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Dipping into retirement funds early to help adult children could hurt both child and parent later. Here’s how to help clients avoid that mistake.

It sounds like the start of a heartwarming story: An adult child wants their aging parent to move in with them, to help them comfortably spend the parents’ twilight years.

But Travis D. Manning, CFP, CLU, saw a red flag in what, exactly, would be spent: his client’s retirement funds. In this particular case, the client gave his daughter money to put an addition onto her house, where he would live. The 12-year MDRT member from Caledonia, Ontario, Canada, advised against it, asking “What happens if they can’t look after you, if you need specialized care and they can’t handle it? How are we going to pay for that?”

The client was certain his children would cover the costs, and went forward with paying for the house renovation. But after only a year and a half, Manning said the client and his daughter had a major disagreement and his client was kicked out of the house. “Now the daughter’s got an addition on her house and the other two children won’t get an inheritance from their dad,” Manning said. “That’s an extreme situation, but we bring it up because we’ve seen it happen.”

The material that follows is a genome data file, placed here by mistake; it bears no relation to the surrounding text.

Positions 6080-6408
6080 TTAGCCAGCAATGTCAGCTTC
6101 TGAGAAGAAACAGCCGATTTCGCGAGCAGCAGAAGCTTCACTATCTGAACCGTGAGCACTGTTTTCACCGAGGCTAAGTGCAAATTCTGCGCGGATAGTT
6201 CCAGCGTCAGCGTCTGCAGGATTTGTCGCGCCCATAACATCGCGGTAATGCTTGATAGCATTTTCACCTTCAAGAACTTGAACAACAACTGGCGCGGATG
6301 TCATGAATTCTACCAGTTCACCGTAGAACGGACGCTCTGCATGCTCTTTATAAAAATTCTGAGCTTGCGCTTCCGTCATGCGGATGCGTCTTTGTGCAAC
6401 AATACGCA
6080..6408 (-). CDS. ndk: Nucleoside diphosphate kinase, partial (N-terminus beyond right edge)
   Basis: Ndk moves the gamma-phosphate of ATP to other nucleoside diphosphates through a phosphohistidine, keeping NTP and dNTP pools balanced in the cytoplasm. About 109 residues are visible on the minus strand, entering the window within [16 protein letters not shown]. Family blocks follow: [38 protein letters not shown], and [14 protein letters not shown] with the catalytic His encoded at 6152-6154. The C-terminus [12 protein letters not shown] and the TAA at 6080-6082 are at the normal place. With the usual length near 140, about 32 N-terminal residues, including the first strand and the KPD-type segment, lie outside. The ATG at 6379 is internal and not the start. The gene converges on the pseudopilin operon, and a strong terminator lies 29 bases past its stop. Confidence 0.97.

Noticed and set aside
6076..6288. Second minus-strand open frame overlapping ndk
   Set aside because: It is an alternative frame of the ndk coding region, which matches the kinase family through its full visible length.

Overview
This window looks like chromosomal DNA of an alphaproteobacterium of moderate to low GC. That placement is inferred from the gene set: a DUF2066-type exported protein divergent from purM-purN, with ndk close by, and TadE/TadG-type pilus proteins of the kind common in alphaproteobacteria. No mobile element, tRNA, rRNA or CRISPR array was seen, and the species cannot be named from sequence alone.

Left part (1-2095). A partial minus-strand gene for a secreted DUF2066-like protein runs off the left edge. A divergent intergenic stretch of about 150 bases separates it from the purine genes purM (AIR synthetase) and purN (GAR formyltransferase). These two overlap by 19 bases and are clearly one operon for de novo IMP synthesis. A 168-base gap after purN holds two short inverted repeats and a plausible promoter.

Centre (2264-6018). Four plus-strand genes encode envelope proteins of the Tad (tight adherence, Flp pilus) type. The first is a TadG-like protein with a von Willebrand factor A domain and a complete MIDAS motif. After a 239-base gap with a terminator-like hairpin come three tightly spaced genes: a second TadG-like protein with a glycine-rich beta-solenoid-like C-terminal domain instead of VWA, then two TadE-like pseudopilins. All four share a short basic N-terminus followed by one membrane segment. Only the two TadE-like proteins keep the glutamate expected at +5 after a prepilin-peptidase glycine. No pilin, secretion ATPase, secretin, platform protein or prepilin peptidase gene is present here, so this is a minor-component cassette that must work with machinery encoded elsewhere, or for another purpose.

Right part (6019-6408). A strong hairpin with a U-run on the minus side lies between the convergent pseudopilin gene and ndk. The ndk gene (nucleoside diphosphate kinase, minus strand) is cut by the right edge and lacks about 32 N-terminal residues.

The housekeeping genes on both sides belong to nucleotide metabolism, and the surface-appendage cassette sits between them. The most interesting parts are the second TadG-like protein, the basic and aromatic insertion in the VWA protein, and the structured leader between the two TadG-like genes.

There are plenty of situations that warrant a parent helping adult children financially — emergencies or medical needs, for example — but there are also instances that are far less critical that could have major ramifications down the road. Advisors have to navigate an emotional minefield in these situations, as clients will trot out guilt-ridden reasons for the early transfer of wealth:

“The kids need it more than we do right now.”

“I want to be able to see them enjoy the money while I’m still alive and healthy.”

“I feel bad saying no to my own child.”

Advisors not only have to reiterate an inconvenient truth — you never know what the future holds — but they’re also tasked with helping clients realize that it could set them up for failure. Still, it’s better to have a little squirm today than total discomfort and even displacement tomorrow.

59% of parents pay for their adult children's education.

Avoiding dependency

Although it’s not fair to make a broad-strokes assessment of an entire group of people, there are some financial trends that can be culled from certain generations. As Manning notes, many older adults who lived through major economic hardships such as the Great Depression have an innate instinct for saving money for the future. Others may not have experienced such a profound need to scrimp and save, and as a result they didn’t build the same traits — but that doesn’t mean the parents should pick up the slack.

Advisors often have to remind their clients that solving their child’s problem for them may not be the best way to help them in the long run. Financially bailing out adult children can set up a dependency that’s hard to break.